Did you know that October 22 is International Stuttering Awareness Day? Roughly 1% of the adult population stutters. Emily Blunt, Rowan Atkinson (also known as “Mr. Bean”), and Ed Sheeran are among this percentage.
While there are people in the public eye who stutter, this fluency disorder is still highly misunderstood. Some research shows that stuttering is caused by a combination of factors such as language development, genetics, and brain function and structure.
Tony Reimonenq III is a native Mississippian. He is a person who stutters and has pursued a career in acting. Born and raised in Hattiesburg, he always knew he was different, and his stutter solidified this feeling of uniqueness. Because of this, Tony knew he had to be a hard worker and have unwavering confidence to succeed. Tony has grown to become confident in not being like anyone else and embracing the way he speaks. He is passionate about helping others and seeing them at their best and loves establishing connection through the arts. Tony has two brothers, and while they don’t stutter, his dad’s brother stutters, and his cousin’s sister used to stutter.
Tony has stuttered his entire life and recalls his grandmother asking him a question where he stuttered as he answered at the age of two years old.
He also remembers working at a restaurant where a fellow staff member witnessed him stutter and told him to “never do that again”.
Stuttering and Acting
Acting requires a lot of speaking. I asked Tony if stuttering has impacted his acting career, and he stated that it has impacted him positively in that he has to work hard. Tony said, “I have to practice at practice” meaning that he has to really work on his speech during rehearsals. He recalls auditioning for the Wizard of Oz, where he stuttered a lot during a cold reading. This left him feeling defeated and small. While he felt defeated, Tony persevered and learned what he needed to do in order to prepare for cold reading rehearsals and auditions. One method he uses is intentionally pushing himself to finish a word after repeating a syllable twice and to focus on building the character more.
People who stutter are presented with a unique set of daily obstacles. From answering phones and making phone calls to initiating conversations. Initiating conversations in an obstacle that Tony always works on overcoming. He works on this by releasing the fear of speaking first. A lot of the fear of speaking first stems from the fear of judgment and embarrassing oneself, which Tony spoke about. Tony works on these feelings daily and pushes himself to continue to get out of his comfort zone. He also said that when he was younger, his parents put him in charge of making phone calls, so that he would become more comfortable and confident when speaking on the phone. While these phone experiences were scary for him, as a child, Tony expressed gratitude for these moments, as they’ve helped him with his communication over the phone.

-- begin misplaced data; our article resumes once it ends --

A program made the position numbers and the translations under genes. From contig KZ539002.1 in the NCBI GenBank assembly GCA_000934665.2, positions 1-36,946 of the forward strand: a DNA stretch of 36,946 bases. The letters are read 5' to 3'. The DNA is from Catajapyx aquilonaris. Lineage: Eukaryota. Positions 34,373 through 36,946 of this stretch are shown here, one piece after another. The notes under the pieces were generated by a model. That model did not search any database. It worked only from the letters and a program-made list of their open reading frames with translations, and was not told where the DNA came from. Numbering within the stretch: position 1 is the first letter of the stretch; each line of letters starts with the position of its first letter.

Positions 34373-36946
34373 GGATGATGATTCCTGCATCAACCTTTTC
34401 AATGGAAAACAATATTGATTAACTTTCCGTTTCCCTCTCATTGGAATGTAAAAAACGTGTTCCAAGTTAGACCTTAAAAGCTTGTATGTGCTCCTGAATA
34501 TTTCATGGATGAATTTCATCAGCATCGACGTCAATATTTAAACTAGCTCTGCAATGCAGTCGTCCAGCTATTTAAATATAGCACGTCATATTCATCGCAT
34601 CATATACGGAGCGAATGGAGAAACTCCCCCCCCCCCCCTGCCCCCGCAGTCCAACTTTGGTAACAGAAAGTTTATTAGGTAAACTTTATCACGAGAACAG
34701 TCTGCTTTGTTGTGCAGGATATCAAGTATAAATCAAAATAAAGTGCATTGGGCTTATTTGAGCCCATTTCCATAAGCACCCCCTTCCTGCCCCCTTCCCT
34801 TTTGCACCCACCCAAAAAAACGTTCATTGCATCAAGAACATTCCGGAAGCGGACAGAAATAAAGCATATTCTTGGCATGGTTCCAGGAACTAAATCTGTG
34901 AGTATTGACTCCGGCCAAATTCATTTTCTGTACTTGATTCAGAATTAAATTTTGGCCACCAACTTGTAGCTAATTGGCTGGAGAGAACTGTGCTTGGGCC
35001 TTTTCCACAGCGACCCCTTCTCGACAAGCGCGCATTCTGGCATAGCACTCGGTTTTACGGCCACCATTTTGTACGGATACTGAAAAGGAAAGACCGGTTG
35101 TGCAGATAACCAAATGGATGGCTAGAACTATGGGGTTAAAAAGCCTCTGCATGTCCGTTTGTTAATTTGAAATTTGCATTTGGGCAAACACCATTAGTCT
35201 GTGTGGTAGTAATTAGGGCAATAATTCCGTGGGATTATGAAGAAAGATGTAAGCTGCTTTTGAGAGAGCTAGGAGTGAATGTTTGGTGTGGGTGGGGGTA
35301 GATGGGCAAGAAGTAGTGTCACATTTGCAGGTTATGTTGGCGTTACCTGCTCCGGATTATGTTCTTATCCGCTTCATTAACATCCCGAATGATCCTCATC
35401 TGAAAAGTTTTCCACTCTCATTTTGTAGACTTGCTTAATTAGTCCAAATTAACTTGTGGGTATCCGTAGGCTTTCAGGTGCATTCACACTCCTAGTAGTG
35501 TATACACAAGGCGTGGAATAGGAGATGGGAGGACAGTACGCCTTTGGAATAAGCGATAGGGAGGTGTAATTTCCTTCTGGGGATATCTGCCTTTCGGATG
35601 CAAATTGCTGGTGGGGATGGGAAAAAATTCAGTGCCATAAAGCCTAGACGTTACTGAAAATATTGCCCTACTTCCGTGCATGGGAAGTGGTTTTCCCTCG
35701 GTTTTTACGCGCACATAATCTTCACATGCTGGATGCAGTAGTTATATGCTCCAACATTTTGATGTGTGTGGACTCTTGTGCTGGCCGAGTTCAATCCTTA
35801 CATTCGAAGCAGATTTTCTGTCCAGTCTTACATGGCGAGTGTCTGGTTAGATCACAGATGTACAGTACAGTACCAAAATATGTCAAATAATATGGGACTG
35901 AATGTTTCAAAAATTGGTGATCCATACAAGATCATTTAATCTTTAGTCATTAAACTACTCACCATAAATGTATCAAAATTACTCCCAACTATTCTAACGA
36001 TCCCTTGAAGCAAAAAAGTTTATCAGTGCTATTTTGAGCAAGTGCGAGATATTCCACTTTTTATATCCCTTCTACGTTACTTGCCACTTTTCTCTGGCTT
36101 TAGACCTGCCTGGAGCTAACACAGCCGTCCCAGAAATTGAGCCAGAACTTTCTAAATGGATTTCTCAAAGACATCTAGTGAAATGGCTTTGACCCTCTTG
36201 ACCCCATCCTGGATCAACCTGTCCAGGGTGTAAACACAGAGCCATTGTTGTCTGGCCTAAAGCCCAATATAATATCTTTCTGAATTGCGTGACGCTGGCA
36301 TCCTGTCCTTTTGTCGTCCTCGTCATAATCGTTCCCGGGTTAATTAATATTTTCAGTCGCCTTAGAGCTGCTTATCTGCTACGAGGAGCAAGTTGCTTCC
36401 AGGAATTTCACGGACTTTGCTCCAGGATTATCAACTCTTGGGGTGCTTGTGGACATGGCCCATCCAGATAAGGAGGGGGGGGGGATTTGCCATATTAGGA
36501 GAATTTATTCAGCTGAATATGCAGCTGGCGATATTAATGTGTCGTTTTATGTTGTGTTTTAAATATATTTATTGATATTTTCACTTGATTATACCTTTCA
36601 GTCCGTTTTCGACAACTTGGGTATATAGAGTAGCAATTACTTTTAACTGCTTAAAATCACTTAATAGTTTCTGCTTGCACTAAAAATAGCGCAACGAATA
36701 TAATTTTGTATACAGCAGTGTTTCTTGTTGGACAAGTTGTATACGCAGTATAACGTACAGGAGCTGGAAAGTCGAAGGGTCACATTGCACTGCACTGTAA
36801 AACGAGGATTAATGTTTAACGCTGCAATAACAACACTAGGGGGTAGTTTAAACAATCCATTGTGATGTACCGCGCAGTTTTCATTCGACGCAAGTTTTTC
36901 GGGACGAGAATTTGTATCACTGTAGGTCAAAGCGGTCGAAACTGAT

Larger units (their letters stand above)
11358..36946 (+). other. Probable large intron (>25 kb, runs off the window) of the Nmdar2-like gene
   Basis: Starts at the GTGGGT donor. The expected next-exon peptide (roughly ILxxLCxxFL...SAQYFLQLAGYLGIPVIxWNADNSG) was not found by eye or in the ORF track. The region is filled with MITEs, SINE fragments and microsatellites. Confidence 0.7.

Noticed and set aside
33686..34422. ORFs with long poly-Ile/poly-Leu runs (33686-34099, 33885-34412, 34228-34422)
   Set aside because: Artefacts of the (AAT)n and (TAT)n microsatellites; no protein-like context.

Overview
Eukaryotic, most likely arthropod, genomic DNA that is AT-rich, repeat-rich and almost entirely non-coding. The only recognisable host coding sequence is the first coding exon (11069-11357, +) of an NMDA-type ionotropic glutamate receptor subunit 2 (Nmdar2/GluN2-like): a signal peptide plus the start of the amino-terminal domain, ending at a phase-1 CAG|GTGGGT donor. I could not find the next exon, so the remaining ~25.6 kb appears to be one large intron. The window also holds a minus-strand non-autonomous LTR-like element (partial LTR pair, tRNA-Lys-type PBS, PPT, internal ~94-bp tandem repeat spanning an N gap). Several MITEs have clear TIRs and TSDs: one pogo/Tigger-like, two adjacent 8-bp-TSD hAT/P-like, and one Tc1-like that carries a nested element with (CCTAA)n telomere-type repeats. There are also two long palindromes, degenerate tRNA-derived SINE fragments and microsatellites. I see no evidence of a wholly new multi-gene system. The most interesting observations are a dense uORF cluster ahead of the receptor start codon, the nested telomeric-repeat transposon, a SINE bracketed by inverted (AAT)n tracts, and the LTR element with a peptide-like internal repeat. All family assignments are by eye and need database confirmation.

Tony also practices not judging himself for stuttering and not worrying about the judgment of others. A more practical approach he uses to help him with stuttering is to remain calm when communicating as well as slowing down and choosing his words. Tony says, “I want to communicate in the way I want to be spoken to”.
There are many misconceptions about stuttering, what it means, who does it, why it happened, and so on. Tony believes that one of the most frustrating misconceptions about stuttering is that “Stuttering makes you weak, soft, or timid, mild or unable to stand up for yourself” (Reimonenq). Another misconception about stuttering that is frustrating to Tony is that some men may get a confidence boost by thinking he is intimidated by them because of his stutter. He is learning how not to take these misconceptions personally.
Does Stuttering Have its Advantages?
Tony believes that his stutter has benefitted him. He replied, “Absolutely. Knowing that God can use anybody. He used Moses, and Moses stuttered and led the people out of Egypt”. Tony knows that his stutter does not disqualify him in any way, and he has learned himself outside of what people consider an ailment. He states that everything he has been through, regarding his stutter, has given him thick skin. One way that Tony would deal with jokes and bullying is by joining in with others who would bully him. Doing this helped him gradually become more accepting of stuttering. “I am grateful for the lessons” (Reimonenq).
What Do You Need to Know About Stuttering?
“It is a brain thing and a lot of times, it is something people cannot control” (Reimonenq). Tony wants people to understand that stuttering is not a choice and that it is an uncontrollable condition that is difficult for those who have to deal with it. He urges people to be patient, kind, and to extend the same amount of grace they would want to receive from others to those who stutter. He says that it is important to remember that people who stutter are not weak or weird, rather it is merely a difference that can be used to unite us all. “Hopefully, them slowing down to listen to us speak will help them in every area of their lives” (Reimonenq).
Aspire to Inspire
Tony continues to inspire others to be themselves. He lives by the motto, “ [I] Be myself– just be myself. With this comes everything– standing in your truth, in confidence, in self worth, and your unique individuality”.
His platform, Tonytopia, is on Instagram @tonyt0pia and YouTube as “tonytopia”. With this platform, he encourages connection amongst others through authenticity and transparency.
The Show Must Go On
It is true that people who stutter face many challenges; however, Tony, amongst many other amazing people who stutter, shows us that stuttering is not a hindrance. As long as you believe in your abilities and have faith, the possibilities are endless!